The Queen is preparing to mark the State Opening of Parliament today by reading out a speech, the 62nd she will have given in person, revealing what her government’s plans for the coming year. She has read out 67,015 words in her “Queen’s Speeches” so far, and will have more to add today.
What’ll be on the agenda? “Tax cuts for millions as PM gets down to business” is our splash. “Cameron plans fast-track bill for referendum on EU membership”, says the FT. Cameron looks set to delay the thorny task of replacing the Human Rights Act with a British Bill of Rights after a backlash from senior Tories, with the Times declaring “Cameron blinks first in human rights row”. Both the i newspaper and the Express expect boldness, with the former warning “expect a radical approach from the Tories”, and the latter declaring that the Queen will “herald an era of radical change”. Our sketchwriter Michael Deacon has also imagined what may be in Her Majesty’s address.
Still enjoying his post-election honeymoon, David Cameron has a chance to show what he can do with a Conservative majority. The last time the Queen unveiled an all-Conservative government’s programme, John Major was prime minister. Cameron knows he can set the agenda, and so he is trumpeting a “Queen’s Speech for working people” with a programme that will “bring our country together” and provide “security and opportunity for everyone at every stage of life”.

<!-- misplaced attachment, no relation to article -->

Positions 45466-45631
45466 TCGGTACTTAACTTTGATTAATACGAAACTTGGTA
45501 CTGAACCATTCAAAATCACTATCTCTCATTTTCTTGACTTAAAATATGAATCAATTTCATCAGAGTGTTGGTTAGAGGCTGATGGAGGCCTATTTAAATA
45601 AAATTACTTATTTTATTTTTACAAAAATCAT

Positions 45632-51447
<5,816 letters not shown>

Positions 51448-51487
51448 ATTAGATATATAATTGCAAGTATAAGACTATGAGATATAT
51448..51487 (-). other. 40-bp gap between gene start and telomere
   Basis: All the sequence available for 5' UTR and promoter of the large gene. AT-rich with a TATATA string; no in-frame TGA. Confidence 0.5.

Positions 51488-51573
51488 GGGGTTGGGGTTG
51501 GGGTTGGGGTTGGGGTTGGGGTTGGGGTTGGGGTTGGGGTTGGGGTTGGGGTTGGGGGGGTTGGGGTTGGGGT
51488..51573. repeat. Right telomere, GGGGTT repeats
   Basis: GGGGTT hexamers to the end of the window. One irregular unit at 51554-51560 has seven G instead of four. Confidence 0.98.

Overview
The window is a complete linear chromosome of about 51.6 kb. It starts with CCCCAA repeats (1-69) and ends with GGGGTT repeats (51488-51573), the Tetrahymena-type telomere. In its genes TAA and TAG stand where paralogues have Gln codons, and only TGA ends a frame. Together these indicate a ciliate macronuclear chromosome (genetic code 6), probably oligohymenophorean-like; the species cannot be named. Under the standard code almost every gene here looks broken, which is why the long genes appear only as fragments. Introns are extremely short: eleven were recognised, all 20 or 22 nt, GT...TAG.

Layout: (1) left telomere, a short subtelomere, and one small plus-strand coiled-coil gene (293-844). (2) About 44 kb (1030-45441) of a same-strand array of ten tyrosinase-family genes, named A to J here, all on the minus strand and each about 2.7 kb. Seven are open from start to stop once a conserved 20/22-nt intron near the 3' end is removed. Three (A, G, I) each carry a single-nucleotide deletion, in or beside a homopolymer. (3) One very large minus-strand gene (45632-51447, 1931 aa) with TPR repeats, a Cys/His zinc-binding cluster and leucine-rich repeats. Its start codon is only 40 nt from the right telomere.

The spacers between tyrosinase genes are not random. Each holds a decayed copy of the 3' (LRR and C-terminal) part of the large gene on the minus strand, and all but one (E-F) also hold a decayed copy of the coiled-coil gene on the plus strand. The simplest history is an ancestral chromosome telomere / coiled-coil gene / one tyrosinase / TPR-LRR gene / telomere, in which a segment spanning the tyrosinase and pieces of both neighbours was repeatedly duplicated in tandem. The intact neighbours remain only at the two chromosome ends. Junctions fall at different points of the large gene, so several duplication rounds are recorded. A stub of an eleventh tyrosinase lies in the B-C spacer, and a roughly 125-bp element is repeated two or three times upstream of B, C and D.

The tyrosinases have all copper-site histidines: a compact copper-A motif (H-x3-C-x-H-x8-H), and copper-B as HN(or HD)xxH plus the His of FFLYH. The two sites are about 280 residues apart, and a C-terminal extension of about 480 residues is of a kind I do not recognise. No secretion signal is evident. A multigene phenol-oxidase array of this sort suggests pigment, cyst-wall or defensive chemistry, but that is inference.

Labour will struggle to provide more than a perfunctory opposing message, as the party knows someone else will be leader by September. Acting leader Harriet Harman has ditched Labour’s opposition to the EU referendum bill, after the party’s leadership contenders supported the idea. Chuka Umunna touched upon this timidity when he told Newsnight that “there is a degree of hesitancy” in the Labour ranks over how deeply to involve itself in the campaign to keep Britain in the European Union.